T r a n s f o r m a t i o n
Pretty Woman (1990, directed by Gary Marshal) was admittedly my favourite movie as a young girl, we had it on video (what's that? It's a big boxy rectangle thing that we used to use before DVDs and BluRay took over the video stores! I can't joke too much though, because yesterday I went to borrow Betty Blue from our uni library and as joy rushed through me when I found it available on the shelf, absolute shock quickly took over once I discovered the casing was not extra protection for the dvd inside, it was actually a video! Thus I had to leave that one behind, but am now really wishing we still had a VCR). The point is though, that I fell in love with the fairy tale story in Pretty Woman -working woman (literally!) finds a handsome man who is nothing but amazing to her, and transforms her world into one of love and luxury. The most interesting part being Julia Roberts' transformation from call girl to woman of great elegance. It's even more interesting though to see earlier films which would have influenced these transformation narratives.
Today's class screening of Roman Holiday (1953, directed by William Wyler) features an on-screen transformation with Audrey Hepburn, but this time it is a Princess transforming herself into a different identity. A beautiful, yet conservative looking 'girl next door (princess next grande door?)' gets her hair cut and rolls up her sleeves of her dress, to release a new sexy, modern and 'cool' woman. (The youtube video below shows the haircut scene, with the hairdresser displaying so well the stress behind a risk; going from 'safe' long hair, to stylish new short hair).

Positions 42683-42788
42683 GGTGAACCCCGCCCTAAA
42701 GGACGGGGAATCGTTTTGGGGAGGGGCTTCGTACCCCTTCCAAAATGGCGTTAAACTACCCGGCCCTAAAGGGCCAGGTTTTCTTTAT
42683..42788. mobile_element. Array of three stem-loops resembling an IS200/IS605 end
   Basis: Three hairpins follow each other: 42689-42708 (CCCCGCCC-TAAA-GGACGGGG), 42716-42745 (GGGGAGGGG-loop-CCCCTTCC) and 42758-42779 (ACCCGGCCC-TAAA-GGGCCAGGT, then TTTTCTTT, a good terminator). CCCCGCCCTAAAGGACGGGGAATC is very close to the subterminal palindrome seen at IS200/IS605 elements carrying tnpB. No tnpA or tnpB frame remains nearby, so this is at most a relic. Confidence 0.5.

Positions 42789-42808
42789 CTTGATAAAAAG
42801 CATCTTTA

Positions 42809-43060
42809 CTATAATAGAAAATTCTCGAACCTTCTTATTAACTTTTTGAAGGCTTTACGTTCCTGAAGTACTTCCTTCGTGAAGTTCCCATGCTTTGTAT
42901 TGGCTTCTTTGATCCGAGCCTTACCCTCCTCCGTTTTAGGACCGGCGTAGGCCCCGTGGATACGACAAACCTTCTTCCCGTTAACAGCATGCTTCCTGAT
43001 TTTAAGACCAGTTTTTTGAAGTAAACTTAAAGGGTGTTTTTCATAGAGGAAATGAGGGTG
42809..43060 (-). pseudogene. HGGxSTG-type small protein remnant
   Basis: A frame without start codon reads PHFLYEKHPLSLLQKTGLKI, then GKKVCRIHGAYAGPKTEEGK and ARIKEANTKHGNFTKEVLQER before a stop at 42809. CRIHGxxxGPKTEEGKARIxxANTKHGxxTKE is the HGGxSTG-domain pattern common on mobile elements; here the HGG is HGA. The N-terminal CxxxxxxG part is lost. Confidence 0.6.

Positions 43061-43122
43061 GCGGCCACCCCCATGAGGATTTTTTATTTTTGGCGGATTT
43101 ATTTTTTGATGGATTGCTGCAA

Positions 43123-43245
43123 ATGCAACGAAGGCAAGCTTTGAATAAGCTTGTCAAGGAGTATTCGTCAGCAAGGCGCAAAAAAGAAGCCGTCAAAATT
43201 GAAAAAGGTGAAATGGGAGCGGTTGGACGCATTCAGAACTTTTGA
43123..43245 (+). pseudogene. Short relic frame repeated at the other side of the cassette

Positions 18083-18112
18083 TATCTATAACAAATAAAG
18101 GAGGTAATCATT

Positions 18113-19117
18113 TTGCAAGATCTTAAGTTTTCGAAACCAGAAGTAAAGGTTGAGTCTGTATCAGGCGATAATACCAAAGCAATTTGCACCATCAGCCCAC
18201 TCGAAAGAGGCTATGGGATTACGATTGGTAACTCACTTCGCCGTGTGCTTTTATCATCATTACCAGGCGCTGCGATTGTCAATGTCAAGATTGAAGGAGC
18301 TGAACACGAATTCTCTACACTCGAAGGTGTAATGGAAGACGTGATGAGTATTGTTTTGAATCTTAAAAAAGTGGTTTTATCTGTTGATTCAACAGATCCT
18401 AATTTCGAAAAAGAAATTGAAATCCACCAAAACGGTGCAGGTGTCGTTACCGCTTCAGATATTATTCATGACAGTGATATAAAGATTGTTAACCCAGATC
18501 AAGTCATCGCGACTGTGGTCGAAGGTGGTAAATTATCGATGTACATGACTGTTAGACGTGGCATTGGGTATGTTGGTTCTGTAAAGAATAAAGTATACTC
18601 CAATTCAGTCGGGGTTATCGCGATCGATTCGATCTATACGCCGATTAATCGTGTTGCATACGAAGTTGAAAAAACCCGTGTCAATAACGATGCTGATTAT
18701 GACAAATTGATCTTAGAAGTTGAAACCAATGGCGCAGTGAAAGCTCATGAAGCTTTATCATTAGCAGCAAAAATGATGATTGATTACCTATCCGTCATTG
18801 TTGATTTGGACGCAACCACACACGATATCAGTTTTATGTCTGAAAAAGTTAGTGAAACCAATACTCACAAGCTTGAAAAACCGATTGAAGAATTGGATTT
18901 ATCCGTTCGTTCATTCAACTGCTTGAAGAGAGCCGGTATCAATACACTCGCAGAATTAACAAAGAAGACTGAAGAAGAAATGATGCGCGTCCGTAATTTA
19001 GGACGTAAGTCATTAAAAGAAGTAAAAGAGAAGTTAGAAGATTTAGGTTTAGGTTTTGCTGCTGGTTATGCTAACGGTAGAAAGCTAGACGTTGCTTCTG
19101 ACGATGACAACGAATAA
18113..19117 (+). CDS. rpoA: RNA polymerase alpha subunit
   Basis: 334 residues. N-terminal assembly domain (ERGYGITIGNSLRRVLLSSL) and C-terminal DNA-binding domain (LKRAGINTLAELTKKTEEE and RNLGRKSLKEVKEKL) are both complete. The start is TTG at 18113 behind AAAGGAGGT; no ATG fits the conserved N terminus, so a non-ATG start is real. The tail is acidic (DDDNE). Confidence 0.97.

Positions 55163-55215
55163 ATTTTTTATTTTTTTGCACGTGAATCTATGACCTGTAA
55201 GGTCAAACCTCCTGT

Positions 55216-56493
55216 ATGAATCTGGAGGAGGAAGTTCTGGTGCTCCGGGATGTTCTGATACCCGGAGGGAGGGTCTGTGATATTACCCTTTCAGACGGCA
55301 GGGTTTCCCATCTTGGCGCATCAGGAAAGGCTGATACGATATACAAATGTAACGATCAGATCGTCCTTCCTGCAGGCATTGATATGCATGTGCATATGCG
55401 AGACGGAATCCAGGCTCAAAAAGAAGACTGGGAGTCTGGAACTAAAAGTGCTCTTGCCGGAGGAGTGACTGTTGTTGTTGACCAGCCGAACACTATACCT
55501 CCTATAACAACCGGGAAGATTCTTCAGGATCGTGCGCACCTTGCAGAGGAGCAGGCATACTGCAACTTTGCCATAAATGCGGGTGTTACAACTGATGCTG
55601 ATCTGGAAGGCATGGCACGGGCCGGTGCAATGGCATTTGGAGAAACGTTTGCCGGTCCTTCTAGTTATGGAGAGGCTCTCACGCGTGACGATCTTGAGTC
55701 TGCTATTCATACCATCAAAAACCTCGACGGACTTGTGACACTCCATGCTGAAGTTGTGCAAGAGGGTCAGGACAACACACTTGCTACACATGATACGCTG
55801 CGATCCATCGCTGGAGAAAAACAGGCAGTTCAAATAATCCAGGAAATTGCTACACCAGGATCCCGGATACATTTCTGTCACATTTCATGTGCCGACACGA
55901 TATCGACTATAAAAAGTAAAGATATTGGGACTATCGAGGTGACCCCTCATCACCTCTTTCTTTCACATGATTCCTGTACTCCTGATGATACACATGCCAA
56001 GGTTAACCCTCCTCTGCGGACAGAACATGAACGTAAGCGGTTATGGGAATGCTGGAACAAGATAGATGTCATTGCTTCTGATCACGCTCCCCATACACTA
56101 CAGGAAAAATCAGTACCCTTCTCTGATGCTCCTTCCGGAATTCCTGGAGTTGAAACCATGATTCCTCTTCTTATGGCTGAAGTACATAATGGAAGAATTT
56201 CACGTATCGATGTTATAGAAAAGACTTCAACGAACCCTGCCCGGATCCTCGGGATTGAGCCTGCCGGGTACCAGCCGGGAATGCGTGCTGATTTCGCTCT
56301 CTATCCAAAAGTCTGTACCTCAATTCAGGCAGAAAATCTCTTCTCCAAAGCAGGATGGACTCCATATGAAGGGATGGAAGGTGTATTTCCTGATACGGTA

These scenes on transformation seem to further push the concept of consumerism -a way of encouraging women to spend money on haircuts, new clothes, and accessories, so that they could fashion themselves into a desired 'personality' that corresponds with film stars.
The film industry was often seen as a partner to advertising in the promotion of style-conscious consumerism (Berry 200, page 12).
The other extract we watched was the opening of Breakfast at Tiffany's (1961, directed by Blake Edwards where the concept of couture dress as 'spectacle' is displayed so well. The contrast of high fashion being worn while drinking a morning coffee and eating a pastry, while standing on the street looking in the Tiffany store window is just incredible -not so much for our generation of film, since we have grown accustomed to seeing such scenes, but imagine yourself in 1961 watching such a juxtaposition! The lighting in the opening scene was the first thing to inspire me, it is that fresh, early morning light that gives compliments any flaws that midday sun has no mercy for -also makes the taxi's front lights look like slight sparkles of glitter as it rolls down the New York street. (See youtube video below)
Reference: Berry, S. 2000 Screen Style: Fashion and femininity in 1930s Hollywood.
...now off to work on my essay question and finish a reading for tomorrow (I can confidently dub myself slowest reader at UTS -maybe even the world).